The year was 1930. Gandhi led a march of two hundred miles to the Arabian Sea with seventy-eight disciples to protest England’s monopoly on salt in colonial India. Hostess Twinkies were invented. The Motion Picture Production Code (Hays Code) began its imposition of guidelines on the depiction of sex, violence, crime, and religion in movies for the next forty years. Warner Bros. released its first cartoon series, Looney Tunes, which ran until 1969. Sean Connery was born; Sir Arthur Conan Doyle died. And readers of Fort Worth newspapers read these ads and articles:
Just forty-five cents down would get you this $4.95 ($68 today) table lamp at Poindexter Furniture and Carpet on Throckmorton at 5th Street downtown.
But there is history in this ad.
The building that housed Poindexter’s in 1930 was built in 1914 as the Chamber of Commerce auditorium.
The chamber of commerce built the building to host conventions, musical and theatrical productions, and other public events. In 1921 a national KKK official addressed an audience there. On December 28, 1913 the Star-Telegram announced that pianist Ignacy Paderewski, violinist Maud Powell, and opera singer Luisa Tetrazzini would perform.
On January 22, 1914 the Star-Telegram printed a full page on the new building and the people who made it possible. The building was designed by Sanguinet and Staats.
Clip is from the January 22, 1914 Star-Telegram.
The building opened on January 23, 1914. Clip is from the Star-Telegram.
The next day, after J. Frank Norris was acquitted of arson, a victory rally was held in the new auditorium.
The building was featured in B. B. Paddock‘s 1922 History of Texas. In the left background can be seen the dome of First Methodist Episcopal (South) Church at the corner of West 7th and Taylor streets. That lot is now the Oil and Gas Building.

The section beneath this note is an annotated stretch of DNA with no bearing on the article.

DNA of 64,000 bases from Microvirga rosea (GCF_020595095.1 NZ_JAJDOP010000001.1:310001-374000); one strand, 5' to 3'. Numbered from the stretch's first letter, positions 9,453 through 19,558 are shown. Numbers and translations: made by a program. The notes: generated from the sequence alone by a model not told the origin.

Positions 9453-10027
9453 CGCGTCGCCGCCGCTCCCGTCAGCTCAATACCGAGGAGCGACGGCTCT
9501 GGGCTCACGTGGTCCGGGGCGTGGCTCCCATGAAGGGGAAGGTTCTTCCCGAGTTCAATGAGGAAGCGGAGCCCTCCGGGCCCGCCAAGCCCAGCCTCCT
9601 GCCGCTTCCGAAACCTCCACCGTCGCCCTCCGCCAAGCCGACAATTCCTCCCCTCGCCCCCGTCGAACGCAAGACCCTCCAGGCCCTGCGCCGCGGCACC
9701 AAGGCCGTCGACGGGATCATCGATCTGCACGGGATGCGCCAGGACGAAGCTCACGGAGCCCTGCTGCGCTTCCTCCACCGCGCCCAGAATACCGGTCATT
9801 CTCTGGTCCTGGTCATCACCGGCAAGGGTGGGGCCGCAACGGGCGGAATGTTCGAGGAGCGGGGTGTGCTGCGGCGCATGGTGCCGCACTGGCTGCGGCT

In later years the chamber building was modified for commercial use and lost its auditorium and elevated three-arch entrance. In the 1950s the building housed Phoenix Furniture Store. In the 1960s it housed the Lord’s Supper display. In the 1970s Fort Worth National Bank replaced this magnificent building with magnificent parking lot.
Next door the home of First Christian Church, Fort Worth’s oldest congregation (1855), survives.
The current First Christian Church building (opened 1916) replaced this one depicted in Greater Fort Worth, 1907.
The Tivoli on Magnolia Avenue had Clara Bow in “a merry mixup of matrimonial errors”; the Majestic had sixty talented Fort Worth youngsters; the Worth had Kay Francis, “the screen’s best dressed woman.”
In 1930 a console radio was a piece of furniture. Atwater Kent advertised two models for $109 and $121 (less tubes). That’s $1,500-$1,650 today.
In 1930 Fort Worth had seventeen Helpy-Selfy stores offering “free Yellow cab service Saturday.”
Jack Long had begun the chain of stores in the 1920s and sold franchises. A few of the Helpy-Selfy buildings survive. Clip is from the September 15, 1929 Dallas Morning News.
A Cities Service gas station opened April 19 on Park Hill Drive (not Park Place Boulevard) at Lubbock Avenue. Cities Service became Citgo.
The building today houses Parkhill’s Jewelry & Gifts.
Prominent Chicago businessman Alphonse Capone was named treasurer as a merger was announced among competitors in the South Side adult beverage industry.
The Hay’s Code didn’t take full effect until 1934. 1933 produced a plethora of raunchy movies: Mae West movies, “Golddiggers of 1933,” “Red Headed Woman,” “Baby Face,” and many more.